Kassiesbaai community hall
The Kassiesbaai community hall.
Thorsten's sketch of Kassiesbaai community hall
Thorsten’s sketch of the hall.
Kassiesbaai house sketches
More pretty house sketches. See more at @thethinking_hand.
Kassiesbaai house
Another Kassiesbaai house
I have so many more Kassiesbaai house pictures but I don’t want to spam you.
Kassiesbaai cat
Kassiesbaai cat.

There are a few places selling food and crafts in Kassiesbaai, the most well known of which is Willeen’s. Willeen’s started out as a craft shop but eventually evolved into a full-service restaurant. We had a great meal there on our second night.

Willeen's restaurant
Willeen’s is on the edge of Kassiesbaai, right beside the sea.
Dinner at Willeen's
Dinner by lamplight at Willeen’s — there was loadshedding on the night we went. I had calamari and Thorsten had fish. We loved it. Note that it’s best to book ahead at Willeen’s.

We also visited Kassiesbaai Crafts, a small, community craft shop run by Lillian Newman. We had a nice chat with Lillian and her dog, Soekie, and left with a jar of homemade sour fig preserve.

Lillian and Soekie outside Kassiesbaai Crafts
Lillian and Soekie outside Kassiesbaai Crafts.

Waenhuiskrans Cave/Nature Reserve

The Waenhuiskrans Cave, about a 15-minute walk from the center of Arniston in the Waenhuiskrans Nature Reserve, is a true natural wonder. Waenhuiskrans means “wagon house cliff” in Afrikaans; the cave was so named because it’s big enough to fit a large wagon and a team of oxen inside.

The cave is under a cliff, right where the sea meets the rocks, and can only be accessed at low tide. Luckily low tide happened at 7:30 a.m. on the morning after we arrived.

Just outside Waenhuiskrans Cave
Just outside the cave.
View outside Waenhuiskrans
Looking out from the entrance to the cave.

The cave is well signposted and fairly easy to walk down into. (Don’t go barefoot or in flimsy flip-flops, as there are some sharp stones along the way.) You have to crawl through a relatively small opening in the rocks to get into the cave, but the experience is totally worth a few moments of claustrophobia.

Heather and Thorsten at Waenhuiskrans Cave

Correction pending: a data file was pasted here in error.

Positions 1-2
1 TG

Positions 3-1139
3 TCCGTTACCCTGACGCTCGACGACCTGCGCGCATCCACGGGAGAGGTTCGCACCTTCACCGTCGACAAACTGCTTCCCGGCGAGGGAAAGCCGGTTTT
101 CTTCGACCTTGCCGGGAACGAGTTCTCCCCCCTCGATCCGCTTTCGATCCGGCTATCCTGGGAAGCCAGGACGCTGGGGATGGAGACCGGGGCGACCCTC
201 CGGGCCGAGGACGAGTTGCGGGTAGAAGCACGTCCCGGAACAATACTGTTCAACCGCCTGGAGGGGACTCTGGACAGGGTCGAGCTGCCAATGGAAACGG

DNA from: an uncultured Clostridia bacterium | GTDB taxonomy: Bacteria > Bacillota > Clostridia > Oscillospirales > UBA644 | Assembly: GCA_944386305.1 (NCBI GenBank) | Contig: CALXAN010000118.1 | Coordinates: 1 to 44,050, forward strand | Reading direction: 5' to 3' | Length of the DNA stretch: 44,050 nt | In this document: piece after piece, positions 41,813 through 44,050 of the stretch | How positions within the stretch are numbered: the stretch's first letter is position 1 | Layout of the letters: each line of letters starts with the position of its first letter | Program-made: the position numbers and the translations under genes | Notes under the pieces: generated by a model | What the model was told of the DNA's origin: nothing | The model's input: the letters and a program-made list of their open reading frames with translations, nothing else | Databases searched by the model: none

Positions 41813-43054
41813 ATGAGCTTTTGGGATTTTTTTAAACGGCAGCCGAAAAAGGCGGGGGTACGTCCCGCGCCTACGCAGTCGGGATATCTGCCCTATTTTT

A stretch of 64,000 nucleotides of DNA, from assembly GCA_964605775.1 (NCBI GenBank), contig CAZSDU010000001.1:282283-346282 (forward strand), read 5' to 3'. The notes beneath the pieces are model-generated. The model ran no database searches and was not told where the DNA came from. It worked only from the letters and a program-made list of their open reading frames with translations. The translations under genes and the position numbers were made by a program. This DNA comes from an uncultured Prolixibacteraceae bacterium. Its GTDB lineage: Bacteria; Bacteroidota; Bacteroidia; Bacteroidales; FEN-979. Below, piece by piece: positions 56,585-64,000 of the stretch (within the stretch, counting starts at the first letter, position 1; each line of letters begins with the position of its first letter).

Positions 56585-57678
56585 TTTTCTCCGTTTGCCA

There was another woman there who kindly offered to take our picture. Look carefully on the left side — you can just see the hole we were about to crawl through.
Hole to the Waenhuiskrans Cave
Looking back at the hole.
Looking out from Waenhuiskrans Cave
The view looking out — this is where the water pours in when it’s not low tide. Photos can’t really convey what it feels like to be in there…I can’t help wondering how many people and animals have died in Waenhuiskrans Cave.

After the cave we continued south into the nature reserve toward Roman Beach, which is insanely beautiful. At the end of the beach is a 150-year-old beacon erected to help ships navigate around the point, as well as a series of ancient, stonewalled fish traps that indigenous people have used for centuries to catch fish with the tides.

Roman beach and flowers
We were lucky to see a lot of blooming spring wildflowers on this trip.
Waenhuiskrans beacon
The beacon.
You can sort of see the walls of the fish traps here.

Arniston Monument

On our second morning we walked north from town (across more beautiful, deserted beaches) to the Arniston shipwreck monument about four kilometers away. The monument commemorates the sinking of the Arniston Transport, the town’s namesake, in September 1816. The original monument was erected soon after the wreck by Lord and Lady Molesworth, who lost four sons in the wreck, but that monument was eventually moved to the Shipwreck Museum in nearby Bredasdorp. The current monument, modeled after the original, went up in 2010.

Arniston Monument
Looking up at the Arniston Monument.

Wow, this is a really long post. Somehow my small-town posts are always the longest. Expect a couple more Western Cape road trip posts to follow.

Thanks to the Arniston Spa Hotel and Cape Country Routes for accommodating us on this visit.